You Can Stand Under My Umbrella
It’s raining. Not men, mind you, but cats and dogs and I’m standing at the bus stop in Northern Liberties sans umbrella, despite the fact that my students all chipped in to buy me a lovely (and not inexpensive) travel umbrella at the end of the year.
I’ve just left a meeting for the Fringe Festival, I’m hungry, I’m thirsty and the bus is nowhere in sight.
Across the street is a large row home with huge bay windows on the first floor. Inside is a man, perhaps in his mid-thirties, wearing a beat up fedora, drinking a beer and smoking a cigarette, as you do in NoLibs…
He smiles at me and I nod back, leaning against a telephone pole because I never was very good in science and I’m convinced that the pole will offer some sort of protection against the weather (either that or it will increase the likelihood of my being struck by lightning and subsequently turning into some sort of superhero).
The bus is nowhere in sight and although I’ve waited at this particular bus stop before, it was always with Date #17, and not by myself, in the rain, sans umbrella. The potential for a cinematic make out session is drastically reduced when you have no one to make out with.
It is at this precise moment that the man across the street gets up. I freeze. He’s watching me. He knows I’m waiting for the bus. What if he invites me in? What then? Do I hedge my bets and hope he’s not an axe murderer or do I stand there dripping wet on the sidewalk, mascara running down my face but blissfully un-murdered?
He approaches his front door.
I look away, pretending I don’t see him.
He steps onto the landing.
I avoid eye contact.
He weaves through the cars parked along the curb and crosses the street.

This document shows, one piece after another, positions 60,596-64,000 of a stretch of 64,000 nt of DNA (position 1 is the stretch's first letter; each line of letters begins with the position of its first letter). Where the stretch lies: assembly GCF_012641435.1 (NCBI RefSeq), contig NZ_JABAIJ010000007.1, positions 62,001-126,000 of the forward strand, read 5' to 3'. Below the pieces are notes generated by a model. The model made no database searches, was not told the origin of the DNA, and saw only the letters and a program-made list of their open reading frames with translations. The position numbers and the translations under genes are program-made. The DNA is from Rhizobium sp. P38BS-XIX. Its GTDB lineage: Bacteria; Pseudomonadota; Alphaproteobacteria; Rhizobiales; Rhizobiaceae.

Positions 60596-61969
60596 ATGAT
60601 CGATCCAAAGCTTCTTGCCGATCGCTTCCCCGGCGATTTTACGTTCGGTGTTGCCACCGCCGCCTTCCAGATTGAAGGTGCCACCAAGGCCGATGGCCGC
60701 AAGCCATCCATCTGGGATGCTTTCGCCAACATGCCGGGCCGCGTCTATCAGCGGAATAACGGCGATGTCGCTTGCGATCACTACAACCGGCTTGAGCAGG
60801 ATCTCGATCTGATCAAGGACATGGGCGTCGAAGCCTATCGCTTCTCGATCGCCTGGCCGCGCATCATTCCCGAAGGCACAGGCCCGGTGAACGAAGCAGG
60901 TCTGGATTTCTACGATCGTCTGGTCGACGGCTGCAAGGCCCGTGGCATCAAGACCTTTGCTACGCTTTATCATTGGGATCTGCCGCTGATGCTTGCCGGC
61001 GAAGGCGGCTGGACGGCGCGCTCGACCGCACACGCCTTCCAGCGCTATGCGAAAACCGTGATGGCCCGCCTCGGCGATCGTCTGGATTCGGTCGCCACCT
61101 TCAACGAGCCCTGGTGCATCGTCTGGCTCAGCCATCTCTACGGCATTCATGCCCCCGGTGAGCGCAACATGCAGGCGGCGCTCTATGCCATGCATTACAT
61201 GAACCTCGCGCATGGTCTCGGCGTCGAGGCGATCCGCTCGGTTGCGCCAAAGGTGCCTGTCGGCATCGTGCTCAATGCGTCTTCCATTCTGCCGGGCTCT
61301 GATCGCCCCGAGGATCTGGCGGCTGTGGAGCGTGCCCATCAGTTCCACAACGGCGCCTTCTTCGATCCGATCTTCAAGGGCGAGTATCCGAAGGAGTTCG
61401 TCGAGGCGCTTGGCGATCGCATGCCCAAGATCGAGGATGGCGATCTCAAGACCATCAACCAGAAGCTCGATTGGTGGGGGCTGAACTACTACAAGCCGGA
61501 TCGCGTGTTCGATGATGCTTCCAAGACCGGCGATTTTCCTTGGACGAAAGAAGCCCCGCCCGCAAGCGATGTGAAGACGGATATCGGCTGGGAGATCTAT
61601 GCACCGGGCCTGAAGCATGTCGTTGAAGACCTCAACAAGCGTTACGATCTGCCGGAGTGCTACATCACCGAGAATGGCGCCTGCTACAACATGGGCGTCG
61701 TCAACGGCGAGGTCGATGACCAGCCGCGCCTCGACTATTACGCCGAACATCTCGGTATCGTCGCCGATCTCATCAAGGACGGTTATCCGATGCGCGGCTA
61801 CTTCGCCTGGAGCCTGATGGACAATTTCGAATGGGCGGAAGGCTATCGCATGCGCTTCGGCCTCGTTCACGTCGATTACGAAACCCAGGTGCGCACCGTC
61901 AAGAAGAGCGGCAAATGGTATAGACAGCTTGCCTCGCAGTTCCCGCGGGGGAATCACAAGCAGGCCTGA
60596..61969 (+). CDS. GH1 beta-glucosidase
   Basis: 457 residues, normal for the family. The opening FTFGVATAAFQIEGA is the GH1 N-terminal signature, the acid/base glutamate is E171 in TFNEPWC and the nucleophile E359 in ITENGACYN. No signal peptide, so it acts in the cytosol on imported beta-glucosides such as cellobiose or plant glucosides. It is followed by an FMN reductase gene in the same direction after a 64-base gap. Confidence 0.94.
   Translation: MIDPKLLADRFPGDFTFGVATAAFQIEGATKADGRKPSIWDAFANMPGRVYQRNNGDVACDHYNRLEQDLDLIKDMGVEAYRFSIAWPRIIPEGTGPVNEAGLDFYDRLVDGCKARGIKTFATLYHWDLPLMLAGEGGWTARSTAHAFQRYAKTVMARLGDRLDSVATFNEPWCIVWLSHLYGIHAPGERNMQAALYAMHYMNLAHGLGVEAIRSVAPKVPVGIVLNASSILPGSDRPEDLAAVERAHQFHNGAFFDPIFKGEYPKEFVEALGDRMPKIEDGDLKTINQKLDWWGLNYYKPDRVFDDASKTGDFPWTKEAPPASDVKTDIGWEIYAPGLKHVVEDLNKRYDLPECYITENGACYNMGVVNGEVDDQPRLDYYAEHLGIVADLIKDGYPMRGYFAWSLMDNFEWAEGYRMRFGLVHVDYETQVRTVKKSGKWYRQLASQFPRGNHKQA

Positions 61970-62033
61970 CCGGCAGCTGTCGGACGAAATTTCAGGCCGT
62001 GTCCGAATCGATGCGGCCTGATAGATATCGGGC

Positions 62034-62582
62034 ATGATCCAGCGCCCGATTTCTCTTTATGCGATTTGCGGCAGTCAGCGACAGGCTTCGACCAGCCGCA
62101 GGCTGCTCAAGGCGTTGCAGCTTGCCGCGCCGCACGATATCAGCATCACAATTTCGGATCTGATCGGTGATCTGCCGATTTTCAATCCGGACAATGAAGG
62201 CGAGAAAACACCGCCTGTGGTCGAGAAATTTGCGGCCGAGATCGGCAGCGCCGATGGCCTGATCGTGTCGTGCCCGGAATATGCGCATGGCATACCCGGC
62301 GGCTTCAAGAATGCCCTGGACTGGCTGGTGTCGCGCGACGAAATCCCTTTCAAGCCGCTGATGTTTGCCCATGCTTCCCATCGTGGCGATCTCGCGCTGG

I fiddle with my cell phone.
“Here,” he says at last, proffering a large red and white umbrella. “I saw you waiting just and kept thinking, ‘That poor girl!’”
I’m not even wearing heels.
Eventually I do manage to say thank you—after all, it’s not every day that a bone fide hipster turns out to be an umbrella-wielding knight-in-shining-armor.
Unfortunately, he lives on the side of the street opposite the bus stop so when the #57 finally arrives a full twenty five minutes later, I have to run across the street, lean the umbrella against his stoop and sprint back through traffic, all the while attempting not to get murdered for a second time (this time by an errant bus driver) but I manage.
I ride home in a state of complete euphoria (either that or the early stages of pneumonia), recalling the many strangers across the world to whom I’m completely indebted and I’m sure I’m not the only one.
If you’ve ever experienced an extreme (or even minor) act of kindness from a complete stranger, please share below. (And although I doubt very much this particular NoLibs hipster is a member of my “public” I’d like to offer a great bit “thank you,” not only for the usage of your umbrella but for restoring my faith in humanity.)
12 Responses to “You Can Stand Under My Umbrella”
Mine involves an umbrella from a stranger as well. I was vising my sister in Miami and we were at an outdoor bar — you know, where the stools are all along the sidewalk underneath and overhang, and it was, of course, pouring ran. And we had, of course, no umbrellas. Since I had my fancy, schmancy camera, we didn’t want to run the several blocks through the downpour to our car. A businessman at the bar overheard our predicament and GAVE us his umbrella. He insisted we keep it. And the best part? He wasn’t “creepy” about it at all. Just nice.
Also, one time all I had was some sour cream while standing in line at the grocery store. Of course, the woman in front of me had about 20,000 things in her cart, and likely 20,000 coupons to go with it. Just when I was getting insanely (and irrationally) irritated with her, she turned to me when the person in front of her had finished checking out and asked if I’d like to step ahead of her. It was the NICEST thing. Now, whenever I have tons of things at the grocery store and someone behind me just has a few, I always offer to let him/her go ahead.
Pay it forward! 😉